Islamist Extremists Tried To Kill Anyone Even Vaguely Connected To Salman Rushdie's The Satanic Verses
In 1988, British-Indian writer Salman Rushdie published The Satanic Verses, a novel where he possibly criticizes Islam, if you squint real hard and maybe turn the book sideways while reading. But some were certain that the story is blasphemous, so Iran's Ayatollah Ruhollah Khomeini issued a fatwa against Rushdie, ordering Muslims to kill the author.
Late-20th-century Islamist extremists were the early-21st-century internet.
The fatwa is technically still in effect, but Iran no longer supports it. Plus, it didn't work anyway -- apparently Rushdie is a Highlander, who knew? Anyway, no harm, no foul. Except for all the other murders.
The Japanese translator of the novel, Hitoshi Igarashi was murdered outside his university office. Italian translator Ettore Capriolo was stabbed in his apartment, but he survived. An angry mob in Turkey even burned down a hotel, killing 35 people who had nothing to do with the book, all in an attempt to kill Turkish translator Aziz Nesin (who escaped).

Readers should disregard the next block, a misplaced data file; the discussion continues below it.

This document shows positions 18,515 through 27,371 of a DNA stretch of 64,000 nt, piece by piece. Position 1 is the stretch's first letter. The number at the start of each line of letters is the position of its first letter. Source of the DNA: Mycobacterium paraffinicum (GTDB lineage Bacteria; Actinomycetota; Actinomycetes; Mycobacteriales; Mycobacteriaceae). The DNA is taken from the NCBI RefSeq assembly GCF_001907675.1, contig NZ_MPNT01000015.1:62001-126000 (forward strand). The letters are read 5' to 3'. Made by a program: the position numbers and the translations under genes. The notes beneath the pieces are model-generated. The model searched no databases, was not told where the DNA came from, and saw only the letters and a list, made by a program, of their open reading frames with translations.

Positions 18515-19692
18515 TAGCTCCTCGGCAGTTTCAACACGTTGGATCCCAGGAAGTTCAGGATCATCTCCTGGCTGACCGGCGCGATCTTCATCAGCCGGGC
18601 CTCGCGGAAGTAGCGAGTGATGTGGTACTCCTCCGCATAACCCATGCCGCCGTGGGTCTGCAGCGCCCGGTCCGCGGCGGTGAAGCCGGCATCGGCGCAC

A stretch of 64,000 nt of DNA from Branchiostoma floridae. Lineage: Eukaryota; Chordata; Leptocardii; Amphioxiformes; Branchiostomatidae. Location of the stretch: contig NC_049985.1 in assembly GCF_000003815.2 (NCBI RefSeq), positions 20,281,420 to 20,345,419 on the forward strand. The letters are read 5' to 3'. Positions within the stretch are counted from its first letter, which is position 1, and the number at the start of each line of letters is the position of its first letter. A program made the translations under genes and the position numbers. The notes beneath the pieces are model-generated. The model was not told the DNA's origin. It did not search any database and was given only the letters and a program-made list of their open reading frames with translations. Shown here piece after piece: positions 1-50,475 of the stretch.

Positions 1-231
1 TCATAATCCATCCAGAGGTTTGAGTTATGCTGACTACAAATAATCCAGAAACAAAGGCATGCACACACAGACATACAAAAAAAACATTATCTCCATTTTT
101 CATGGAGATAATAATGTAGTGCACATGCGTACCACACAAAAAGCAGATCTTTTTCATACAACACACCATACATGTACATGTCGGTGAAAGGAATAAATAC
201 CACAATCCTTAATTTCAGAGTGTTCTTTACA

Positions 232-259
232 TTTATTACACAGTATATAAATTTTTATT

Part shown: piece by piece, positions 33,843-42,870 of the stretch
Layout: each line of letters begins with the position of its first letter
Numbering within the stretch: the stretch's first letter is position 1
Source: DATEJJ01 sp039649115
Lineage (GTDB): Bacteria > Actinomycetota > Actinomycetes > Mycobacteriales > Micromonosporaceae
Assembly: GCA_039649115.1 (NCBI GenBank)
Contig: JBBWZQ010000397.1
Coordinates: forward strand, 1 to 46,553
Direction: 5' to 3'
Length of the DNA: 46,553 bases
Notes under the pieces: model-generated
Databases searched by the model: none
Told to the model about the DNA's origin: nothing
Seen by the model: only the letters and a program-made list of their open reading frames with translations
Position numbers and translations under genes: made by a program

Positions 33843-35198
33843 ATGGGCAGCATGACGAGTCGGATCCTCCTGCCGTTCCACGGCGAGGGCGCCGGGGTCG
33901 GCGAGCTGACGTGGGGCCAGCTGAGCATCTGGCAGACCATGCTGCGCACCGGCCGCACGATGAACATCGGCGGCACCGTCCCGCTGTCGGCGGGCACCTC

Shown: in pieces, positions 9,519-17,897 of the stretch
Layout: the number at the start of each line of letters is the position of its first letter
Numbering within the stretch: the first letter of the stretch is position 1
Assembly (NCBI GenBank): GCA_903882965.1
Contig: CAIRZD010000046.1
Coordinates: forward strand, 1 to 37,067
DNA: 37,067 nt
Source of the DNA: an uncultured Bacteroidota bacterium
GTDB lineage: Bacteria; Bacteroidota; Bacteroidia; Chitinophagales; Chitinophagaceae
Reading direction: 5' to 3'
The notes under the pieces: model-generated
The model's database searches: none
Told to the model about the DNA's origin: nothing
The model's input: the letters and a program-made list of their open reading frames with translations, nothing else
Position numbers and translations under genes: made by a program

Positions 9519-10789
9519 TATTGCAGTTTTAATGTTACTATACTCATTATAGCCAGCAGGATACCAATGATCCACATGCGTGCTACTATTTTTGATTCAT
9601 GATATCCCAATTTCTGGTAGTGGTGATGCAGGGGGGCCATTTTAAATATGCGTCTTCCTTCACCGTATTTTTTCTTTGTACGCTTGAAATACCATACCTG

Writing about Muslims is un-Islamic. Killing Muslims is A-OK.
Extremists also waged campaigns of mass violence against bookstores. In 1989, London bookshops Collets and Dillons were firebombed for carrying The Satanic Verses. Penguin bookshops were also routinely bombed, and many others, when searched, were discovered to have unexploded devices. Huh, we never thought we'd be happy that nobody reads books anymore, but here you go.
For terrible things that happened in the world that you probably never heard of, check out 5 Real-Life Horror Movies Deleted From Your History Books and 6 Real-Life Horror Movies Your History Teacher Skipped Over.
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